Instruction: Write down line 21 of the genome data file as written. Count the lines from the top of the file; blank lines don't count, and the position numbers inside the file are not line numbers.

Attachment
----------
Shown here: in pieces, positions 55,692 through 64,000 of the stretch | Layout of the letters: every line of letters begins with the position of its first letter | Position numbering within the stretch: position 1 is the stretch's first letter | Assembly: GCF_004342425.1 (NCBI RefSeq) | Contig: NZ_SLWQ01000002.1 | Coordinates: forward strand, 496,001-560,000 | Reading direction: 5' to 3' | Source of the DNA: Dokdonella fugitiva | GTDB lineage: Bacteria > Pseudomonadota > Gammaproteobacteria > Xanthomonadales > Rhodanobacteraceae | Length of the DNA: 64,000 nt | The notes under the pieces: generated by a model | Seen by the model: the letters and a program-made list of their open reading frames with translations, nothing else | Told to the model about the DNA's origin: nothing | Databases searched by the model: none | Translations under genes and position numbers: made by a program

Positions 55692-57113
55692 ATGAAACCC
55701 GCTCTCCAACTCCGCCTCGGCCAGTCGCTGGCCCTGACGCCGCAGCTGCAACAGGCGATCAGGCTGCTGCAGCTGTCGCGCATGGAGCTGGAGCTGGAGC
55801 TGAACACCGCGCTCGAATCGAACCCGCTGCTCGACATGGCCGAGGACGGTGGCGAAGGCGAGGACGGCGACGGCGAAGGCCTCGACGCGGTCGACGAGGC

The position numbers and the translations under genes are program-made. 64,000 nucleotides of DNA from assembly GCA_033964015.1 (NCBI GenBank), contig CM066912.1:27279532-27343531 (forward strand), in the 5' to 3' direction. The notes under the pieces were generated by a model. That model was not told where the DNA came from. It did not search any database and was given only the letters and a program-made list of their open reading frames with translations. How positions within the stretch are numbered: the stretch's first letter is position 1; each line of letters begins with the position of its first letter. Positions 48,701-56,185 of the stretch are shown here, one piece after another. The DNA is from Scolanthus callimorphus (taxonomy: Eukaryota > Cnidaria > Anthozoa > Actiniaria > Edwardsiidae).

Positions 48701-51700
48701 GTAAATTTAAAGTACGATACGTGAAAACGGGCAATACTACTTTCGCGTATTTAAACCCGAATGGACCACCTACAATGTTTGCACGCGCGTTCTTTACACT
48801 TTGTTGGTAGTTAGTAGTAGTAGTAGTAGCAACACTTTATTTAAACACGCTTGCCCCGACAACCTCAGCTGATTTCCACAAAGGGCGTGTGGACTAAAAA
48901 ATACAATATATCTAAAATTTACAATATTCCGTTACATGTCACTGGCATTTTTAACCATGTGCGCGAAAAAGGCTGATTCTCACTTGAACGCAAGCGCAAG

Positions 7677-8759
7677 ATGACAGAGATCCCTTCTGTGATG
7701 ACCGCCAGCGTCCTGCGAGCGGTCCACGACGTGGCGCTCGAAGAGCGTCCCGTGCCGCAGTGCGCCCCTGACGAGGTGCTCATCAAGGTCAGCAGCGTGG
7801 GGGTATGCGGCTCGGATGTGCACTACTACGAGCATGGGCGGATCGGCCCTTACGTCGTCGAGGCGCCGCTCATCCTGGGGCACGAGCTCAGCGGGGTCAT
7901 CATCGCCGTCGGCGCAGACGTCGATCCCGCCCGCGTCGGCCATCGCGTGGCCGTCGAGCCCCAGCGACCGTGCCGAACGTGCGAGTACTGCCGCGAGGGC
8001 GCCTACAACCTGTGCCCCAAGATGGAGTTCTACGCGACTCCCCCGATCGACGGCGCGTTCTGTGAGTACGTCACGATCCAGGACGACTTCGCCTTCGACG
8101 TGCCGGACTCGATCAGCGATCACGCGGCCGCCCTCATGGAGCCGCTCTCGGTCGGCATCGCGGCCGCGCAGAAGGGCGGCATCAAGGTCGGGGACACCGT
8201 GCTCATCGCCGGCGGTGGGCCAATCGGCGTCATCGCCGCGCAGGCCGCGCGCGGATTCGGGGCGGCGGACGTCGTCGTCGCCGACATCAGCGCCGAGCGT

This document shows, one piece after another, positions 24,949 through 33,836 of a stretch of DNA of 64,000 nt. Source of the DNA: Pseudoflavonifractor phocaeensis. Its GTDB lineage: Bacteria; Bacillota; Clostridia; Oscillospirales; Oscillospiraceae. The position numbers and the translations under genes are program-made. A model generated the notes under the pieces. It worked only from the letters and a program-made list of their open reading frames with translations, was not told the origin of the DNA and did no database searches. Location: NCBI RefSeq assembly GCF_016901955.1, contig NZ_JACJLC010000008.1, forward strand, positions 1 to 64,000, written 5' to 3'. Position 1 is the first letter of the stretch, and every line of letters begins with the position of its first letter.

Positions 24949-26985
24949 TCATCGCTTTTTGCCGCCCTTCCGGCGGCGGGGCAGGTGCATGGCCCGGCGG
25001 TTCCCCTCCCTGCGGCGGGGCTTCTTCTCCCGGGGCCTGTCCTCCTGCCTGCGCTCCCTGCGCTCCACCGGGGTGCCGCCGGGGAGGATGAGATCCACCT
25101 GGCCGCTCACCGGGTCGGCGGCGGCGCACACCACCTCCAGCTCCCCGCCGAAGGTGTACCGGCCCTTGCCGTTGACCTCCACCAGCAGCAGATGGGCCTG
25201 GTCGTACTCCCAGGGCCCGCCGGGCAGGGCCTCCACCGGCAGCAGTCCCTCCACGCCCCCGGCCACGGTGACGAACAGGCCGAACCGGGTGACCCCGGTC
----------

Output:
24949 TCATCGCTTTTTGCCGCCCTTCCGGCGGCGGGGCAGGTGCATGGCCCGGCGG